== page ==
For more than three decades, Baby Boomers were the workforce majority, and this generation remains the largest percentage of members in associations, as well. Then, in 2015, the Millennial generation became the workforce majority, and as the largest generation in history, they became the most studied generation. But what about X?  

Generation X is the sandwiched-in-the-middle, smaller generation that is often overlooked and remains one of the most difficult-to-engage generations. Their arrival marked the end of membership as we know it, becoming the first generation to question the relevance of associations and ask, ‘what’s in it for me?’ 

Raised to be self-sufficient, Xers didn’t have the same influences as Boomers and Millennials — two generations raised with community-building and networking influences, experiences, and mindsets.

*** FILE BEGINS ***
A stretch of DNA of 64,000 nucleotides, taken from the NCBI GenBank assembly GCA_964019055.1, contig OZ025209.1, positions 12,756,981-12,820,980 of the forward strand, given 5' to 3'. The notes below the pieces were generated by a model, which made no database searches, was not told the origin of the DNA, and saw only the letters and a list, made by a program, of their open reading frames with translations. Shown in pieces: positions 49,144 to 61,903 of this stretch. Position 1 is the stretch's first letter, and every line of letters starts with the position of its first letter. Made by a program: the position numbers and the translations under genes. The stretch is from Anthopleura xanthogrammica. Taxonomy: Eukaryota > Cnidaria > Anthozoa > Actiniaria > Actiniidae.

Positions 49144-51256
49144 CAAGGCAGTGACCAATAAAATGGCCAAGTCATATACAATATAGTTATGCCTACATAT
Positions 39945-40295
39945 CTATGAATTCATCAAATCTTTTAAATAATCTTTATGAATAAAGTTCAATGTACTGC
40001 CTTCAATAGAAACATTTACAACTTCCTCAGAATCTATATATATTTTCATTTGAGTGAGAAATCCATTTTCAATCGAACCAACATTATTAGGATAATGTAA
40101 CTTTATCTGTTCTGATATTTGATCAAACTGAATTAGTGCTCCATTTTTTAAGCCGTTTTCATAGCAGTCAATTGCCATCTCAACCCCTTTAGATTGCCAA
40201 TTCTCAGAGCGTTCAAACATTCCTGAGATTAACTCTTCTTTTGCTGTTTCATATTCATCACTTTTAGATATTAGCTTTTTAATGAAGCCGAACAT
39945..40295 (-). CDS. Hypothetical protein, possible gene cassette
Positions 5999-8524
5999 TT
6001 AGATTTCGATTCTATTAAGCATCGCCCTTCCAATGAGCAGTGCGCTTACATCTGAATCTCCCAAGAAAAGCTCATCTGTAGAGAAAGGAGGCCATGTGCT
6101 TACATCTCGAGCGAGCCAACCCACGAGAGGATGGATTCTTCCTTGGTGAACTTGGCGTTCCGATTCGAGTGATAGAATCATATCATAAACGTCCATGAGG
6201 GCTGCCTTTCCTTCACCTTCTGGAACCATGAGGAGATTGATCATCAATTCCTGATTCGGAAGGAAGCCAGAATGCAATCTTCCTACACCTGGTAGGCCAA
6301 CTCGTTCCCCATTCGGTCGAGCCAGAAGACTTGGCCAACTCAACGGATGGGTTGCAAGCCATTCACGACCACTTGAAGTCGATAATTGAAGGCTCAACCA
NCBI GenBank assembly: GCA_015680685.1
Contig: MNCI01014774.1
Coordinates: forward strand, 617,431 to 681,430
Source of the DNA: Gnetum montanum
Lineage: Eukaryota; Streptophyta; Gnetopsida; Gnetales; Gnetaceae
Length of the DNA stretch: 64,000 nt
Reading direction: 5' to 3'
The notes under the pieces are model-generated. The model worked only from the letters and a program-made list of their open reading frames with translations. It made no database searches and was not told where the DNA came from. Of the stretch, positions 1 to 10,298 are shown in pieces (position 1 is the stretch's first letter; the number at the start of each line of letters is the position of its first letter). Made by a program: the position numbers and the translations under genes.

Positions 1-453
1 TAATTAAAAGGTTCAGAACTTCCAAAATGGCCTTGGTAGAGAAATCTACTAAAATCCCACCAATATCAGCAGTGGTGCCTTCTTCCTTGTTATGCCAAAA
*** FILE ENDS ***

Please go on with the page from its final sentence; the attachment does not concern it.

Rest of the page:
As a result, the way Xers engage as members differs from Boomers and Millennials. They are more likely to need direct outreach to engage, to want short-term volunteer opportunities, and need to clearly understand how membership benefits and fits into their lives.

For too long, associations have assumed Xers are exactly like Boomers and will follow suit and join associations. This hasn’t been the case, and as the generation now moving into leadership roles, associations need to seriously consider how to engage X.